When the bill was posted for a Senate vote, it also limited the amount of a health insurance waiver incentive that a board of education that offers health care benefits through a private carrier would be able to offer to its employees to an amount not to exceed 25 percent, or $5,000, whichever is less, of the amount saved by the board of education because of the waiver. Current law already contains such a provision for local government employees that offer insurance through private carriers and for the State Health Benefits Program and the School Employees’ Health Benefits Program. This provision would have closed a long-standing loophole in state law and established consistency and parity across all levels of government. Unfortunately, this provision was removed through a floor amendment.

As S-979 has the potential to save significant taxpayer money without diminishing the level of health care benefits provided to school district staff, the NJSBA generally supports the legislation. The NJSBA is continuing to work with the sponsor on amendments to help bring the bill to passage.

Assembly Committee Moves to Reduce College Costs The Assembly Higher Education Committee met on Thursday, Oct. 27, to consider a package of bills aimed at helping New Jersey residents better navigate the college process before, during and after their time on campus. Two of those measures impact the K-12 education community and both are supported by the NJSBA.

A-4087 establishes the “New Jersey College Ready Students Program Act.” Under the bill, the commissioner of education, in consultation with the Secretary of Higher Education, is directed to establish a program to provide for the tuition-free enrollment of certain public high school students who enroll in dual enrollment courses at a local county college.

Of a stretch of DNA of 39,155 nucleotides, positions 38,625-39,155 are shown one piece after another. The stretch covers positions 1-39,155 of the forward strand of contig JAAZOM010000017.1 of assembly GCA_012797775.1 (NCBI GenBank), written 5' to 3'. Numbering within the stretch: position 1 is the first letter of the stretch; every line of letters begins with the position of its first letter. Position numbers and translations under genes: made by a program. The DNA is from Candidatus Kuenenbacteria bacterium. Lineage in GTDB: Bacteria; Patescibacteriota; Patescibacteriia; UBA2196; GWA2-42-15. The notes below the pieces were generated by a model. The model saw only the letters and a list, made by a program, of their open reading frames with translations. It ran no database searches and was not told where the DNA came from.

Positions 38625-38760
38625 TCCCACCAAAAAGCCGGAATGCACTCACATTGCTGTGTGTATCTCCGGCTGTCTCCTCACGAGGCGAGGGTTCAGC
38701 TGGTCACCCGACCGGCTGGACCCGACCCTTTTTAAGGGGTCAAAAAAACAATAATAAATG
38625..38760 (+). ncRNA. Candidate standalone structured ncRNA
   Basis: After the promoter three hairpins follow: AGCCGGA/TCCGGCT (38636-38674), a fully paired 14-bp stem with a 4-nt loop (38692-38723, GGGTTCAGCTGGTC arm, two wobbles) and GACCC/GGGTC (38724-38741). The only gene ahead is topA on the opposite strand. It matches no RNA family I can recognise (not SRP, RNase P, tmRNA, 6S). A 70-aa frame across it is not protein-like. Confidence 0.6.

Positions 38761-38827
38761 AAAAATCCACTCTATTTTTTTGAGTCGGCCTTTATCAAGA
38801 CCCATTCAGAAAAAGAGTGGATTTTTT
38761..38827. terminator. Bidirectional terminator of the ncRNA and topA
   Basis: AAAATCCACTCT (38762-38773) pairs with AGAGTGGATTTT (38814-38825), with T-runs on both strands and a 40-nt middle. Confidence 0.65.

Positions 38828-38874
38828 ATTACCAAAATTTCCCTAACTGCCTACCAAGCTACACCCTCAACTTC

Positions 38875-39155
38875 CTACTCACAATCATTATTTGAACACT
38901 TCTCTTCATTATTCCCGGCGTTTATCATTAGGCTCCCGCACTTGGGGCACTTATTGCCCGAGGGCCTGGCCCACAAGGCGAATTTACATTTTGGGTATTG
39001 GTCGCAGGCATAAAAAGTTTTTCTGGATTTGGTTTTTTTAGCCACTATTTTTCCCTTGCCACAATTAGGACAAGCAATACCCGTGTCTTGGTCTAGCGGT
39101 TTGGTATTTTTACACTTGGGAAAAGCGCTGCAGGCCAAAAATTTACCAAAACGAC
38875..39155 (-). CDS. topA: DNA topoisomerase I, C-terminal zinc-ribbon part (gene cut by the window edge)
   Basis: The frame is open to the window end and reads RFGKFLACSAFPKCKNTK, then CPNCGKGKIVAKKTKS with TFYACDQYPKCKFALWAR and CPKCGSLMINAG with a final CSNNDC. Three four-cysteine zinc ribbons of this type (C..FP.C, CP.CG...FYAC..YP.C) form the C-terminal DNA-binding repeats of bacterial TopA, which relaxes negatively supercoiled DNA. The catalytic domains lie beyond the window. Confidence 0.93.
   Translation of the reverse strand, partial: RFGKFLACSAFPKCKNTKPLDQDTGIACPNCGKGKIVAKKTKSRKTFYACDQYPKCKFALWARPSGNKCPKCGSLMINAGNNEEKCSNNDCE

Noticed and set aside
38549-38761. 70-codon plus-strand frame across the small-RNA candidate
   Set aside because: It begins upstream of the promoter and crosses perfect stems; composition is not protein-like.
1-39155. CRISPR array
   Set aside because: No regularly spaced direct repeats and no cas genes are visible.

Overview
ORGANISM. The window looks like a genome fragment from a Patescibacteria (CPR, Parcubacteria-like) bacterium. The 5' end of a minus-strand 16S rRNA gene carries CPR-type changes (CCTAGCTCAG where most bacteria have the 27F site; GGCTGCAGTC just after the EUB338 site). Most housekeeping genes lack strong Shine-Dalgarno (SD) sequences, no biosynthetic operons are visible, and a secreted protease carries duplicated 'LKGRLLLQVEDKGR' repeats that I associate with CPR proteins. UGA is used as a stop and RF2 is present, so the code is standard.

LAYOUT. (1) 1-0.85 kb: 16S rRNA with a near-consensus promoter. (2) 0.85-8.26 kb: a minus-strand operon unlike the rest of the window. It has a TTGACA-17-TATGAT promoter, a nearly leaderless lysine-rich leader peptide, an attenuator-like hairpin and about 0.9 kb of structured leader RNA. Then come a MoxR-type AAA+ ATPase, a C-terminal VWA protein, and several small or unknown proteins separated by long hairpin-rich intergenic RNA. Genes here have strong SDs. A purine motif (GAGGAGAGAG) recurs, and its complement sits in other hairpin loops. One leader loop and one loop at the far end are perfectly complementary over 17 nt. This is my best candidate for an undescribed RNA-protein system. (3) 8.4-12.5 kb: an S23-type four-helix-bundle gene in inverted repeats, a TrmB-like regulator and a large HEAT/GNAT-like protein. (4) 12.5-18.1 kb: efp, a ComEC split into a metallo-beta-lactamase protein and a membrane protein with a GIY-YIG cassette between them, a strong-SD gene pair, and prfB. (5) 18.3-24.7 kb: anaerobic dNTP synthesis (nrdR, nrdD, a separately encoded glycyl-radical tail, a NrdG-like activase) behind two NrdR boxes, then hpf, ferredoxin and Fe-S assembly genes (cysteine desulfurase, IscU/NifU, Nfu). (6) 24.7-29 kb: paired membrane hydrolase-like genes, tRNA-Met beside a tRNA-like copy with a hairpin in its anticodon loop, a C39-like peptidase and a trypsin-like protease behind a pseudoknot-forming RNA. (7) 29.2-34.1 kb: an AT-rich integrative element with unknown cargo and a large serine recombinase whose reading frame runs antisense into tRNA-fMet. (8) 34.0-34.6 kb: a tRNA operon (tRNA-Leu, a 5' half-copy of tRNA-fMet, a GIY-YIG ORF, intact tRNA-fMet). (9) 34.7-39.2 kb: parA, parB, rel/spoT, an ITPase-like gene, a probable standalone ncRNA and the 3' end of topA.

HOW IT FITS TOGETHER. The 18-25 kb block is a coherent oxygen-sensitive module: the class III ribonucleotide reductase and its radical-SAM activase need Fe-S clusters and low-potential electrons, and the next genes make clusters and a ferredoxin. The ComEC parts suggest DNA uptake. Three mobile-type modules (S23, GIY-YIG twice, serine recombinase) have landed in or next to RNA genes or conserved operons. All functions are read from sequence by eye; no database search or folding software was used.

In determining eligibility for the tuition benefit provided pursuant to the bill, the criteria will be the same as the eligibility standards needed to qualify for financial assistance from the New Jersey Educational Opportunity Fund. A student may receive up to 3 credits tuition-free per semester, and no more than 6 credits tuition-free in a school year in each of the 11th and 12th grades. Under the bill, the state will bear the cost of tuition for students who participate in the program. As the bill will have an impact on the state’s finances, it now goes before the Assembly Appropriations Committee for further consideration.

A-4088 establishes a “High School to College Readiness Commission.” Under the bill, the commission will consist of 18 members including: the Commissioner of Education, the Secretary of Higher Education, and the executive director of the Higher Education Student Assistance Authority, and 11 members from various associations representing the K-12 and higher education communities. The New Jersey School Boards Association will have a representative on the commission. The commission will study and develop recommendations on “issues related to enhancing student preparation for postsecondary education and raising the awareness of students and parents on the admission requirements and other issues associated with postsecondary education.” The bill is primed for floor vote by the full General Assembly.

School Bus Safety Bill Advances On Thursday, the Assembly Appropriations Committee released A-1257, which requires school buses transporting students using wheelchairs to be equipped with a four-point securement system. Under current federal regulations, each school bus that is designed to carry a passenger who uses a wheelchair must have no less than four wheelchair securement anchorages. Therefore, to the extent that the bill’s requirements are consistent with current federal regulations, the legislation will not lead to an increase in school districts’ expenditures.

The committee also advanced A-2529, which provides for the replacement of incandescent light bulbs in public school buildings with energy-efficient light bulbs. Under the bill, each board of education will be required to replace all incandescent light bulbs in public school buildings with energy-efficient light bulbs whenever possible beginning three years after the effective date of the bill. The bill also requires, commencing three years after the effective date, each board of education to purchase energy-efficient light bulbs for use in public school buildings to the maximum extent practicable.